By Sherry Eklund

As a parent or guardian, the most important, impactful job, with little recognition, is raising your child. You want them to excel, be happy, confident individuals in a world filled with challenges and conflicts. Every day you are impacting your child’s choices, memories and have the power, opportunity, and the responsibility to make a positive difference in their lives.

During these years, they are going through many physical and emotional changes, and it is during this time they are most vulnerable and at higher risk for emotional health issues such as depression, anxiety, panic attacks, drug use, eating disorders, etc. This is a critical time for parents to be involved and supportive.

Helping teens make smart, healthy choices can be a result of collaboratively creating a self-care plan designed specifically for their needs and personality.

Self-care is the intentional practice of taking care of oneself…emotionally, mentally, physically, and spiritually.  Although self-care may look different to each of us, the importance of taking care of ourselves cannot be understated.

Through regular practice the benefits are enormous and can be life changing — maybe lifesaving. Visualize your teen as a self-confident, more relaxed/less anxious, happier individual with a higher level of coping skills, and healthy relationships. One that isn’t afraid of life’s consequences but embraces their authentic self. Powerful, right?


Ideas for teens

Emotional self-care is about creating self-compassion and attaining emotional well-being by getting in touch with our emotions. This is more difficult and challenging than it sounds. Afterall, teens are all about emotions! They may struggle to articulate what they are feeling or may not understand what they are feeling, hence the risk of turning to a less desirable or dangerous alternative to cope.

You may want to take your teen shopping for a personal journal of their choice. Creating a gratitude journal encourages anyone to appreciate all things, big and small, plus promotes happiness. Just as you might leave your partner a love note, or a note of encouragement, why not leave one for your child? Celebrate their successes!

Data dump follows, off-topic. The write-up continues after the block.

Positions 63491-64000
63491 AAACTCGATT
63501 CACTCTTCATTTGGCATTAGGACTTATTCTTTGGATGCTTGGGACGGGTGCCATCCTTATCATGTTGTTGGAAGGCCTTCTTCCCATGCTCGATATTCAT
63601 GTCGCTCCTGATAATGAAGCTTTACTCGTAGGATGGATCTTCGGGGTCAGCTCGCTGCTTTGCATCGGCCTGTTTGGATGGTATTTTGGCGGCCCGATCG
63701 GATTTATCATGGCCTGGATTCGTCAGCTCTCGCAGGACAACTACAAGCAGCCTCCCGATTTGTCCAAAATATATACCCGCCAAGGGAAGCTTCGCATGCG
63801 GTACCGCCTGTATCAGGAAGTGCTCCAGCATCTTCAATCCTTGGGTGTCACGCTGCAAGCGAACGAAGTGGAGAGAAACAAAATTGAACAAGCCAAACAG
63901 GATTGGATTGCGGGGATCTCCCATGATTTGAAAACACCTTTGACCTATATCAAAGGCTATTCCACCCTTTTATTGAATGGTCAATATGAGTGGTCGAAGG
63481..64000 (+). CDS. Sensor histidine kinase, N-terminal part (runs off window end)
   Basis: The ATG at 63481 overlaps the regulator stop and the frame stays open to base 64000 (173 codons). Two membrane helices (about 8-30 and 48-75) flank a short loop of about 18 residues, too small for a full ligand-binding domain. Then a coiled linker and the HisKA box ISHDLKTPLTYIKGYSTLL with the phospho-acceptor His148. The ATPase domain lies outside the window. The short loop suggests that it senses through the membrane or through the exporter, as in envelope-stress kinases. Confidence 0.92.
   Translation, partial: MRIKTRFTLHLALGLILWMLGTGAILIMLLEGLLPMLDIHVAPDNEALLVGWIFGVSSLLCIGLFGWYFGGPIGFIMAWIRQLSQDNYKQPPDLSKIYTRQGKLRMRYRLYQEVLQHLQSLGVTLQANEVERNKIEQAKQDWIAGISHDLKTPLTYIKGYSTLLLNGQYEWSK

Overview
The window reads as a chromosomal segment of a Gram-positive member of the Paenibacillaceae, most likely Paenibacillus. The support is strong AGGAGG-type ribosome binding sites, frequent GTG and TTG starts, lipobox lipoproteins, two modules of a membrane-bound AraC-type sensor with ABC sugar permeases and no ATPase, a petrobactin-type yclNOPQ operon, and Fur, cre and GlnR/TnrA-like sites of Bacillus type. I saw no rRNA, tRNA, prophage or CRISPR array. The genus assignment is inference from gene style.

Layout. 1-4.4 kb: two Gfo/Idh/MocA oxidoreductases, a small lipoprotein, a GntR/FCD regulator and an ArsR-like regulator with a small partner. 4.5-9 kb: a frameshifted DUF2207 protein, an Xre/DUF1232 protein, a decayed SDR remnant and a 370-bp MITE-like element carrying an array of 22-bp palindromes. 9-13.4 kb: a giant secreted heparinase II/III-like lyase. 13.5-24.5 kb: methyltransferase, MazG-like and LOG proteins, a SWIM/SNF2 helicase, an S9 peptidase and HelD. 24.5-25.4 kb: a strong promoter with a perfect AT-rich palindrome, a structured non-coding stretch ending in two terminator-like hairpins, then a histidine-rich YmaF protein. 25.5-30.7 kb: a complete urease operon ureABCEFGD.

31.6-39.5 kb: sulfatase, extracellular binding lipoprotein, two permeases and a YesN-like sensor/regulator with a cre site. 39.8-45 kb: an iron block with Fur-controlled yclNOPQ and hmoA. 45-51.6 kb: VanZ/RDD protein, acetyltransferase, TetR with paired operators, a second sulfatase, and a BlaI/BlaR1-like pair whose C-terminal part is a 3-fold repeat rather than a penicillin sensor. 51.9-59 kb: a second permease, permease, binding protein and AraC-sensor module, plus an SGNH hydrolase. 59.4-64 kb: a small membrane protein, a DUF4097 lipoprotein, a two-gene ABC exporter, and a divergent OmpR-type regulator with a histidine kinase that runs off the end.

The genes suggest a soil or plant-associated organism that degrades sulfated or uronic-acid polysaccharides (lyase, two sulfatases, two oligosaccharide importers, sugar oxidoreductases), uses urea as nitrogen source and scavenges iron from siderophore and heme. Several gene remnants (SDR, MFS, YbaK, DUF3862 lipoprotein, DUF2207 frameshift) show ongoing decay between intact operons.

Help them set boundaries and develop friendships that are supportive, and watch for any signs of disruption in those friendships. They need to know they have a safe place to be angry, sad or hurt.

Mental self-care provides the opportunity to reduce stress, but is so closely intwined with Emotional Self-Care. The two truly feed one another.Expressing one’s emotions creatively with art or writing can free our mental state from self-destructive thoughts. Caution here, if your teen is experiencing self-destructive thoughts or exhibiting self-destructive behavior, it is critical to get professional help.

Allow time for reading beyond homework, listening to music, and catching up with friends. Why not pick a puzzle to work on together that allows quality time together.  Creating memories with your teens last a lifetime. Physical self-care incorporates activities that improve physical health. Studies have shown that active individuals are able to cope better when conflict arises.

Simple things like taking the dog for a walk or playing with the cat can add the opportunity for self-reflection. Developing new hobbies or skills are great ways to boost self-confidence.

You’ll want to ensure your teen is eating properly, staying hydrated and getting the appropriate amount of sleep. Teens need 9 to 9 ½ hours of sleep per night.

Spiritual self-care is about nurturing our spirit and connecting with our higher self.  It can also include thinking bigger and broader than ourselves. Spirituality is such a personal experience that could be dictated by family, friends or one’s own personal experiences. They may desire quiet time for prayer, meditation, or self-reflection. It could be quite rewarding to help at a place of worship function or summer camp. Volunteering at a senior center or even at an animal shelter can help create a path of empathy and dedication.

Creating a self-care plan, in collaboration with your teen, helps ensure they understand that self-care is not selfish. It’s having a safe place to land when life tosses you a curve ball. It’s about taking better care of themselves so they can become the best version of themselves, which will in turn allow them to be make healthy choices. Self-care truly is empowerment.


Sherry Eklund is the founder of Teen Strong, LLC.  She holds a Bachelor of Science degree in Child Development and a Master of Science in Educational Computing.  Visit, or email [email protected]